Moving forward, rather than see possible enemies, I choose to see future allies. Rather than burn bridges, I choose to build them. My students do what they do because they truly want what is best for the school and our community. If the district has the same desire and is willing to listen, then the facts about the power of a free press and the dangers of prior review are the greatest weapon for cooperation that we have.
If you are a student journalistic, make sure you are doing what is right and for the right reasons. Make sure you are keeping in mind ethical considerations (such as those outlined in the Society of Professional Journalists Code of Ethics) and holding yourself and your staff to high standards of journalistic practice.
Be transparent about your decision-making and don’t shy away from conversations about how you operate or why you run stories the way that you do. Make sure you are aware of your rights (make yourself familiar with the resources of the Journalism Education Association’s Scholastic Press Rights Committee and Student Press Law Center), and if you face difficulties despite all of this, have the courage to stand behind your convictions and move forward with civility and professionalism and with all the expert assistance you can muster.
What you can do
If you are an adviser, continue to push your staff to work and behave as professionals. Build relationships with your administration (and even superintendent and school board) that allow you create understanding about the purpose and power of scholastic journalism.
Take advantage of materials that can help you build such relationships and understanding (especially the McCormick Foundation’s Protocol for Free and Responsible Student News Media, Quill and Scroll’s Principal’s Guide to Scholastic Journalism and possibly some other information I put together that might help).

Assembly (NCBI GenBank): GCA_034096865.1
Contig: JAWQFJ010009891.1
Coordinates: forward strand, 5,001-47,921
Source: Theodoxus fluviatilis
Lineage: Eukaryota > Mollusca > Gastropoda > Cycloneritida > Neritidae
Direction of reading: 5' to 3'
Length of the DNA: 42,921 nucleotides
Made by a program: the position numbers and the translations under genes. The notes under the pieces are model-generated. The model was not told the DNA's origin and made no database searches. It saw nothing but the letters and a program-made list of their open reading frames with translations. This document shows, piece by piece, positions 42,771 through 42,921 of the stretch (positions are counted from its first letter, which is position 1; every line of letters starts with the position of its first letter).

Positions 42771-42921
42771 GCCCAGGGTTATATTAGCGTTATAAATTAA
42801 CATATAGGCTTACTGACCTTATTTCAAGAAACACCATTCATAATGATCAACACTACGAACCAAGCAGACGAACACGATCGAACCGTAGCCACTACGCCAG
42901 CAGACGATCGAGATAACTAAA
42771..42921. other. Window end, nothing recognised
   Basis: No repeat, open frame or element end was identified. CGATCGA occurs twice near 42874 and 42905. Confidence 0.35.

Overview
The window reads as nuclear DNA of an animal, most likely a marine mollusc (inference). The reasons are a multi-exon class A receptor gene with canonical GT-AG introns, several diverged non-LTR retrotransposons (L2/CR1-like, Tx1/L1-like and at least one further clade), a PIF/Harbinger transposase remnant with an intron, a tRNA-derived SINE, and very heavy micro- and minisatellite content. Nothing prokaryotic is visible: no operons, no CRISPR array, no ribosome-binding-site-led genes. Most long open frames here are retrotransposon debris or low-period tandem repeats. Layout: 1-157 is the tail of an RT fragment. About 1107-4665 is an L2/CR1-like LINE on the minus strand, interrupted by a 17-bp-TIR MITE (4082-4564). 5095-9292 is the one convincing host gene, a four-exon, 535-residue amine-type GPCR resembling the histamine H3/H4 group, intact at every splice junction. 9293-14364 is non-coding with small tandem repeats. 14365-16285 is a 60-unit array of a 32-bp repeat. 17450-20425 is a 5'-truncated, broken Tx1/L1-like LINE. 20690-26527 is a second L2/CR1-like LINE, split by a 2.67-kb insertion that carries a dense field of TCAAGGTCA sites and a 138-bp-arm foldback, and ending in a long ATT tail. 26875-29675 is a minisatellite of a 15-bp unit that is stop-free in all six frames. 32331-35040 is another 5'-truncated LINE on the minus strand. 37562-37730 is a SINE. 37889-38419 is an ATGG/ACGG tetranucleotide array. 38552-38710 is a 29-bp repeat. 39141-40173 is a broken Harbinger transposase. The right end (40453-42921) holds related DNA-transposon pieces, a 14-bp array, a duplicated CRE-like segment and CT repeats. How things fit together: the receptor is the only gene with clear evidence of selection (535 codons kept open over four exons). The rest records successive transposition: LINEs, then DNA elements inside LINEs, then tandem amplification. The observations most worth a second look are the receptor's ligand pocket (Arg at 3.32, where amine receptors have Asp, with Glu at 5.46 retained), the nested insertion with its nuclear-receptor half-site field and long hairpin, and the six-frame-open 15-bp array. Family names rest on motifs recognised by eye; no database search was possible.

Strive to walk that delicate line where administration trusts you and feels comfortable asking questions and providing suggestions without feeling like they should be making demands or dictating the learning or student decisions that take place in the classroom.
For any administrators or other school officials who may be reading this, just know that your school newspaper staffs and advisers do everything that they do in order to make your school a better place.
Journalism is an incredibly powerful tool for teaching writing, researching, critical thinking, teamwork, responsibility and more. Develop a relationship with the adviser built on trust and an understanding of the legal, ethical and educational underpinnings of the scholastic press (try a visit, yourself, to Quill and Scroll’s Principal’s Guide to Scholastic Journalism or take a look at some information explaining why a free press is important and consistent with school goals if you have a chance) so that you can can better grasp how to handle possible complaints in a constructive manner.
Feeling confident the paper is following proper intentions and principles can greatly minimize incidents of misunderstanding and the possible harm (sometimes far-reaching) that can occur when decisions are made without all the facts or without touching base with all the stakeholders first.
And for anyone who may in any way be involved, reach out for advice or input if you have any questions about particular decisions or situations. The Journalism Education Association, the Student Press Law Center and countless other organizations and individuals are ready to lend an ear and some expert advice.